One Bedroom Apartment Craze?

Jay Denton  |   November 24, 2015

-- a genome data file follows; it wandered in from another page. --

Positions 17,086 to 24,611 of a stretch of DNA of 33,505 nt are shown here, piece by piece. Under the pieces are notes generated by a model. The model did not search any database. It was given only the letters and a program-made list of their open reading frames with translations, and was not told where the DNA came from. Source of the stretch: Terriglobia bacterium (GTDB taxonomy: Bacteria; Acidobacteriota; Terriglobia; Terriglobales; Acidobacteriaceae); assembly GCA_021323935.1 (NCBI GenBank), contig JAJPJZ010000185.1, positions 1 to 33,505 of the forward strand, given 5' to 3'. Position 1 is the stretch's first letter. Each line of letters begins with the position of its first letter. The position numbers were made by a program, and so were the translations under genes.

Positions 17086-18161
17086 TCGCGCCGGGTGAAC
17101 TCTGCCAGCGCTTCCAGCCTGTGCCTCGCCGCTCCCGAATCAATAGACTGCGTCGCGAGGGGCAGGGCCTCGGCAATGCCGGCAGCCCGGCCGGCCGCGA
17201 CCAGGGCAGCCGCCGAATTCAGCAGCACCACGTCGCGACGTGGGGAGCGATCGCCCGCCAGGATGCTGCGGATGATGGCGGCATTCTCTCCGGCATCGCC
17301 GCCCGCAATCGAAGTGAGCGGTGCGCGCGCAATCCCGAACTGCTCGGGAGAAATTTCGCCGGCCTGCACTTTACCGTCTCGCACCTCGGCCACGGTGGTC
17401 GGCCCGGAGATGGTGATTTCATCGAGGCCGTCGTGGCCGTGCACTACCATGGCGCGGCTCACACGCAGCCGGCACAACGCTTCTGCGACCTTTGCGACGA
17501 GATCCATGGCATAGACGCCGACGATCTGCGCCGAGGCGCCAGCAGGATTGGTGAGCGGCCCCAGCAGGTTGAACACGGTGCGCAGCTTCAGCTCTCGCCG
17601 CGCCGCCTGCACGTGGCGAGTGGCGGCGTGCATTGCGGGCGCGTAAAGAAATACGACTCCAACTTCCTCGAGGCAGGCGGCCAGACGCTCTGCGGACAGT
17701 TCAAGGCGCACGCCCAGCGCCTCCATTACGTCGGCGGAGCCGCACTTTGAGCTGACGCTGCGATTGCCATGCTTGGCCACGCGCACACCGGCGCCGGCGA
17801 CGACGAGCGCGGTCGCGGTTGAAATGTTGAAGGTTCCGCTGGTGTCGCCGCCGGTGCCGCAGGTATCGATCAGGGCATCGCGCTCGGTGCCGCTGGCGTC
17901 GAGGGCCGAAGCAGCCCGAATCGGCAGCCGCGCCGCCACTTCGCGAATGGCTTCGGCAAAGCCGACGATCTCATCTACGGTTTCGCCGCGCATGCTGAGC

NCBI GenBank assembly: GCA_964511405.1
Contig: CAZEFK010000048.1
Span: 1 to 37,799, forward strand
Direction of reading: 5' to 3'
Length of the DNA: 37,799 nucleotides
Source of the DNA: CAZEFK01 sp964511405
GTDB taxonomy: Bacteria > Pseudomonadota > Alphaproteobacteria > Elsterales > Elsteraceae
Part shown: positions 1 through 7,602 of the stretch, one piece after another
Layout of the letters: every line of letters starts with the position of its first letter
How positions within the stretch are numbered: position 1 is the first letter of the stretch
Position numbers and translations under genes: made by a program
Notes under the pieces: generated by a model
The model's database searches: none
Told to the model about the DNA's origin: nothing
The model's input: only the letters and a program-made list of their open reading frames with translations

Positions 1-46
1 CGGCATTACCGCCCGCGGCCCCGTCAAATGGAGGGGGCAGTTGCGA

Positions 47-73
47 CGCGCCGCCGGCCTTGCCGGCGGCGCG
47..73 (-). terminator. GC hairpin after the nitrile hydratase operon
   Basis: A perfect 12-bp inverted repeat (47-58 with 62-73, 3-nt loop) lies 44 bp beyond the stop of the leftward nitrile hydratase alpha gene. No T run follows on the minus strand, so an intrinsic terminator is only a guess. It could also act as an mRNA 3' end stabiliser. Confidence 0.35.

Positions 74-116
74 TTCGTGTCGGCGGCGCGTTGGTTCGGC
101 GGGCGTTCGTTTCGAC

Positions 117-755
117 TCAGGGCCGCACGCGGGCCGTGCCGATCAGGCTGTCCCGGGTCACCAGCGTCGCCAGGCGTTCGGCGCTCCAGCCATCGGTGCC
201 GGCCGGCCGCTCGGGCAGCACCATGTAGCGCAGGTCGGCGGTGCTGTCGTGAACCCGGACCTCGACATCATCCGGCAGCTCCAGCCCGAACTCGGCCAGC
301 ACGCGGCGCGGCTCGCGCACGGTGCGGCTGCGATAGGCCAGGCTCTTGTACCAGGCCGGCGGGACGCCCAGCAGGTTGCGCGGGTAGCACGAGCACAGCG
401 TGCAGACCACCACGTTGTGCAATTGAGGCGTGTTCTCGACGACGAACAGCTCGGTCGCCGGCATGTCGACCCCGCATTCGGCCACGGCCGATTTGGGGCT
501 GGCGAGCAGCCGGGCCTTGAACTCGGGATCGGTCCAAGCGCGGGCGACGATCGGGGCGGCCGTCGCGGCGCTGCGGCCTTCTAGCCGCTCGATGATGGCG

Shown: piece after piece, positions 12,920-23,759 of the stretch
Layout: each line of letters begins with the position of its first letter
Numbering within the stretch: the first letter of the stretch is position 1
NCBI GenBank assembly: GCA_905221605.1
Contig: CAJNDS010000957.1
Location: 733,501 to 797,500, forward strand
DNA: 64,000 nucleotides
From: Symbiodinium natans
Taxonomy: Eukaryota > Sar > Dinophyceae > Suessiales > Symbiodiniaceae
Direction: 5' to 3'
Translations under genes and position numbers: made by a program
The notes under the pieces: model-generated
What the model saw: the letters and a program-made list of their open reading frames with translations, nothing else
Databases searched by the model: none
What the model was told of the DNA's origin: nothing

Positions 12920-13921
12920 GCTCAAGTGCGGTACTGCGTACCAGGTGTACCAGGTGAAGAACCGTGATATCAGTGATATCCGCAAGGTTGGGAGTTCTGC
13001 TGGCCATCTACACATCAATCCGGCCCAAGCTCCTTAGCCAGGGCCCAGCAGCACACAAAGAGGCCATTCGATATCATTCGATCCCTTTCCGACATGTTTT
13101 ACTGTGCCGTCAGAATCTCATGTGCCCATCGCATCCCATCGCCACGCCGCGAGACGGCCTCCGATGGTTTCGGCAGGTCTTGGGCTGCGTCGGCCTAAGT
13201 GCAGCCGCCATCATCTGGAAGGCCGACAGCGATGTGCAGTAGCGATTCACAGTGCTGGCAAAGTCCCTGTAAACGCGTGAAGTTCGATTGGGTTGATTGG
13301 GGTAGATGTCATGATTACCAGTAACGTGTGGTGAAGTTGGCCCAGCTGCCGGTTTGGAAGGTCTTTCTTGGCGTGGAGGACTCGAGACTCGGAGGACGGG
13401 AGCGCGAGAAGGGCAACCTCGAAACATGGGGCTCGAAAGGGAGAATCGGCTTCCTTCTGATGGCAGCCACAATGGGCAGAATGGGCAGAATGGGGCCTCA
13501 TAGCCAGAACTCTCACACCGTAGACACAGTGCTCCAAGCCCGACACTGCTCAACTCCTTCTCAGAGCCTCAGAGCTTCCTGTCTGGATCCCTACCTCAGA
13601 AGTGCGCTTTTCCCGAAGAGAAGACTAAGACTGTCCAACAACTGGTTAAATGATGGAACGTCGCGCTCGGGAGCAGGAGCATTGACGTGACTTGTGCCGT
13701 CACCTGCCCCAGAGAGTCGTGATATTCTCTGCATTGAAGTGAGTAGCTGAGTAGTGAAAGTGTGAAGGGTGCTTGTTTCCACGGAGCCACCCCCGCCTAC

Apartment developers are ramping up their production of one-bedroom units, believing that a strong demand from millennials for the smaller units will continue for years. Prior to 2012, the number of studio and one-bedroom floor plans and the number of two-bedroom floor plans was mostly equal at about 45.5 percent and 46.1 percent of a property. The remaining units in a property were three bedrooms. However, since 2012, the number of studio and one-bedroom units are now making up an average of 54.4 percent of apartment buildings while the percentage of two-bedroom units has dropped to 38.9 percent, according to data from Axiometrics. Read more: 4 Myths Millennials Want You to Stop Believing One-bedroom units can be a draw to developers and apartment owners because they provide more rental revenue per square foot than larger units. Young professionals in their 20s who are delaying marriage and children may prefer renting and drawn to the smaller units too. However, those 20-somethings will likely one day get married and have children and require larger accommodations. Some will then be drawn to home ownership, but for those who choose to continue to rent, will larger units be in short supply? “Developers of future apartment properties will likely need to offer a greater mix of two- and three-bedroom units, and the simple solution is to build them,” notes Jay Denton, senior vice president of analytics at Axiometrics. “However, the $1,921 average monthly rent for a newly constructed two-bedroom unit is almost half again the $1,298 average rent for a two-bedroom built before the current cycle began. The increase in average rents for studio/one-bedroom and is a lot less.”